Tech Leaders

Future Job Security in Oil and Gas: Industry Leaders’ Perspectives

Question: Current trends suggest the number of graduating students could surpass the number of industry positions available to graduates. What would you recommend to the industry and to academia to handle this trend?

DC: The oil and gas industry has not yet had major attrition due to retiring employees. This creates a very challenging environment for graduating students. Educational institutions often focus their engineering curriculum on theory. More emphasis on the practical applications of engineering in the oil industry would be helpful. This could be accomplished with more engagement between industry, counselors/career center representatives, faculty, and student chapters of SPE, AICHE, ASME, SWE, and other professional societies.

CR: In August 2013, I co-chaired an SPE-sponsored Forum Series meeting on the need to ensure an appropriately educated upstream-engineering workforce in 2020 and beyond. We produced a white paper from the Forum (SPE 169906-WP) outlining both the challenges and suggested solutions, and giving some background and global projections on the supply and demand of petrotechnical professionals. Although regional resourcing pressures exist near term in Sub-Saharan Africa, the US, and the Middle East/North Africa, by 2020 our industry may have a talent gap rather than a people shortage. Gaps in both technical and nontechnical skills could be barriers for the effective petroleum engineer of the future. Industry will need to accelerate competency development capabilities to help fill these talent gaps, while petroleum engineering departments are starting to cap enrollment to maintain the quality of their programs. A very important aspect of the Forum was that SPE brought together representatives from both the industry and academia to collaborate on solutions to our current resourcing challenges.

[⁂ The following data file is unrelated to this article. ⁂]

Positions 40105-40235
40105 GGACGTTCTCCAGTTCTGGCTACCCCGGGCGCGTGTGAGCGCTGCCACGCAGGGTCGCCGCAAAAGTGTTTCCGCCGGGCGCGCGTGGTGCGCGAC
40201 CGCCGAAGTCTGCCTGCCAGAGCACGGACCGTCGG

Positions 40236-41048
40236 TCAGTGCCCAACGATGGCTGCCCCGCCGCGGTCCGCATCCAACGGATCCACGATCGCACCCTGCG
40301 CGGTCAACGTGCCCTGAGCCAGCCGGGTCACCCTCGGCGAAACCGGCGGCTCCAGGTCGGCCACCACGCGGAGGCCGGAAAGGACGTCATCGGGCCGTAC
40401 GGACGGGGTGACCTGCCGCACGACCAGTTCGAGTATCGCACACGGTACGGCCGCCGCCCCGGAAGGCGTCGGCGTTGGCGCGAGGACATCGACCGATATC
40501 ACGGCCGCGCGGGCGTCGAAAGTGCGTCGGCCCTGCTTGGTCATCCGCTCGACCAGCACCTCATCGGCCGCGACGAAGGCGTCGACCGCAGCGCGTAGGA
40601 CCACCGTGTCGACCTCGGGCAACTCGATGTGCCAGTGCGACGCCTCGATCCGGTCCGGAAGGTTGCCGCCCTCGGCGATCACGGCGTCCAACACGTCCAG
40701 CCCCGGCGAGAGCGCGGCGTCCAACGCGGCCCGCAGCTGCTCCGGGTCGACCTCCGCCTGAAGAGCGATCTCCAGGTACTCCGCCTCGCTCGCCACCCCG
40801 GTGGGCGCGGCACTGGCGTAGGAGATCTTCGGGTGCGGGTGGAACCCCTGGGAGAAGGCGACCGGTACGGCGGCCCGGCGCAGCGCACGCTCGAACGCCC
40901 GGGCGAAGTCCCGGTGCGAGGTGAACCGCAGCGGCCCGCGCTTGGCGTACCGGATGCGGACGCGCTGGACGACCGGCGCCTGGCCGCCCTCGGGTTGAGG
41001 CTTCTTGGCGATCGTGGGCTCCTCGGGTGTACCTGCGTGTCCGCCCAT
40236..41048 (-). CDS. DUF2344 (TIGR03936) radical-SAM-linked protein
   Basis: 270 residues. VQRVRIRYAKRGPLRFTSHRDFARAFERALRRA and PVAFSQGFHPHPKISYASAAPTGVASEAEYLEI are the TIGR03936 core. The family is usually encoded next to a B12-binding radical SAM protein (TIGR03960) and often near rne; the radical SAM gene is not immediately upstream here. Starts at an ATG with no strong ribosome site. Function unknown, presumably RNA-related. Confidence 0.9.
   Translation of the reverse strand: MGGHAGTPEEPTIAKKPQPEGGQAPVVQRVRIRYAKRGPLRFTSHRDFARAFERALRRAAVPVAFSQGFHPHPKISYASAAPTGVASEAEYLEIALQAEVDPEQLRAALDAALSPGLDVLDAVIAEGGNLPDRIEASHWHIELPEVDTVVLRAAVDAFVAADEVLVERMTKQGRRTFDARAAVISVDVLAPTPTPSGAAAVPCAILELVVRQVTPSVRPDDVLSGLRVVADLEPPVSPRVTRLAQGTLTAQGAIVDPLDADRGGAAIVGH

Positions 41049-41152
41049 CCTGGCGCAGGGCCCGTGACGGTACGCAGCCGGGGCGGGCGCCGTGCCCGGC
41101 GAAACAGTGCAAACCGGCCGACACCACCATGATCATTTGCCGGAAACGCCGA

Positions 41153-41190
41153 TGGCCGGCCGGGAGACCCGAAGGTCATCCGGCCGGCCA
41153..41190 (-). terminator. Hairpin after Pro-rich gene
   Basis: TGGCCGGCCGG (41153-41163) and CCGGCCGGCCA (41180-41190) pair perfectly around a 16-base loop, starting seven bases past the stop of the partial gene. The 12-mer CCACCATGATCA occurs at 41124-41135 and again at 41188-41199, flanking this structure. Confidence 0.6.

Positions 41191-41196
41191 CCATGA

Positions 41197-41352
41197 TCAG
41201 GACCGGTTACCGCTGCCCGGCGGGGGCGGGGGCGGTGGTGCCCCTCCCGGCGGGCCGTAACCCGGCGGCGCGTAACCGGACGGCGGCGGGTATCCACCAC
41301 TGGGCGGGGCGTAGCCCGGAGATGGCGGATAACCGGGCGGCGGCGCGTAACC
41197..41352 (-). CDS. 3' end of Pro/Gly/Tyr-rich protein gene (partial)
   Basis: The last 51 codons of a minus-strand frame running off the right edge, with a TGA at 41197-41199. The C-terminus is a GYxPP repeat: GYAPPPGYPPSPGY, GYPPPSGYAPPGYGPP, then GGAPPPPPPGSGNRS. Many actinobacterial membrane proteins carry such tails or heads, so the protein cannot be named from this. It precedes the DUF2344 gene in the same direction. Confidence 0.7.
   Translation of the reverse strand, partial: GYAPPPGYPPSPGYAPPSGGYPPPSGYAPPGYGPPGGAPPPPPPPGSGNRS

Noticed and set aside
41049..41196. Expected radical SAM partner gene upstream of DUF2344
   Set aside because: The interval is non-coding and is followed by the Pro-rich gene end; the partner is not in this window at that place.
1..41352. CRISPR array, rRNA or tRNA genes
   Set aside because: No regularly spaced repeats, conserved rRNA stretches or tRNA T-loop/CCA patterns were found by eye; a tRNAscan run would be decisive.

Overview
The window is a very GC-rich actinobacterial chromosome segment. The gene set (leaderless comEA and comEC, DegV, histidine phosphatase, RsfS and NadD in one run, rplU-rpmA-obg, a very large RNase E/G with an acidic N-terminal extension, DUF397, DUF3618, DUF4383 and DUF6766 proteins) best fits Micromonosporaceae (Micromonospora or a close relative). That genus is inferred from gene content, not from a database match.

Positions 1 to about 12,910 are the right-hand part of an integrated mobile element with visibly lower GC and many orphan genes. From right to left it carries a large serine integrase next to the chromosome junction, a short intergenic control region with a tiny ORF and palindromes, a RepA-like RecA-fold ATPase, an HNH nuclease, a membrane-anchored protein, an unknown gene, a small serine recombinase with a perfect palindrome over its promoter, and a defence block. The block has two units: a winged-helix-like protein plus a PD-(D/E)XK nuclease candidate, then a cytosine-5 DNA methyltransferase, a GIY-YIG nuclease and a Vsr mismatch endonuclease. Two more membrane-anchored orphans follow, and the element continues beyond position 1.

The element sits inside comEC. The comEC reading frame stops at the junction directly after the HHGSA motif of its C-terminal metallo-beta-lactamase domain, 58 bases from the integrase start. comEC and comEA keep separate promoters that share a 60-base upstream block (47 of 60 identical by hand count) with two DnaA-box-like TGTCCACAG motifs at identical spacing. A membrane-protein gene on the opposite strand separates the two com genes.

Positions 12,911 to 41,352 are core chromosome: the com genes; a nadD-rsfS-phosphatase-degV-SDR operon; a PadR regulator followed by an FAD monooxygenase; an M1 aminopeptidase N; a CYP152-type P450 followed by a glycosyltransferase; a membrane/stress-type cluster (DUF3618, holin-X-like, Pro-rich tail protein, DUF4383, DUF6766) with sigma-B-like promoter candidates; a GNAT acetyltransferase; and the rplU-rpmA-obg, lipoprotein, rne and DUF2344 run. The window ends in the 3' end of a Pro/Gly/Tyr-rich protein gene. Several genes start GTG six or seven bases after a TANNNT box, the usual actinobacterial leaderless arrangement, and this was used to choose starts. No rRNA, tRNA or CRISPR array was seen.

Question: A large number of petroleum industry workers are over age 50. How can the industry reduce the knowledge/experience gap that arises as these workers retire? How aggressively should the industry hire young professionals/recent graduates?

DC: Hiring additional recent graduates will help some, but industry should also focus on providing existing employees accelerated learning experiences through a formalized mentoring system, group projects, enhanced training programs, networking opportunities with industry experts, and thorough documentation of successful work processes/experiences.

CR: As I mentioned, industry is trying to accelerate competency development through numerous and varied efforts. Some companies are engaging their retirees to continue in a mentoring role after they retire. Many are using technology to try to capture their workforce’s knowledge to be able to share on an as-needed basis. SPE is also active in this area with initiatives such as PetroWiki and the “Getting Up to Speed” paper series on specific topics.

Question: Graduate degrees garner only marginally higher starting salaries. Do you see this changing? What advantage is there to having a graduate degree?

DC: If you’re interested in research, you need a graduate degree. However, practical working knowledge, problem solving, and good, effective working relationship and communication skills are key attributes for success. They can all be developed with an undergraduate degree.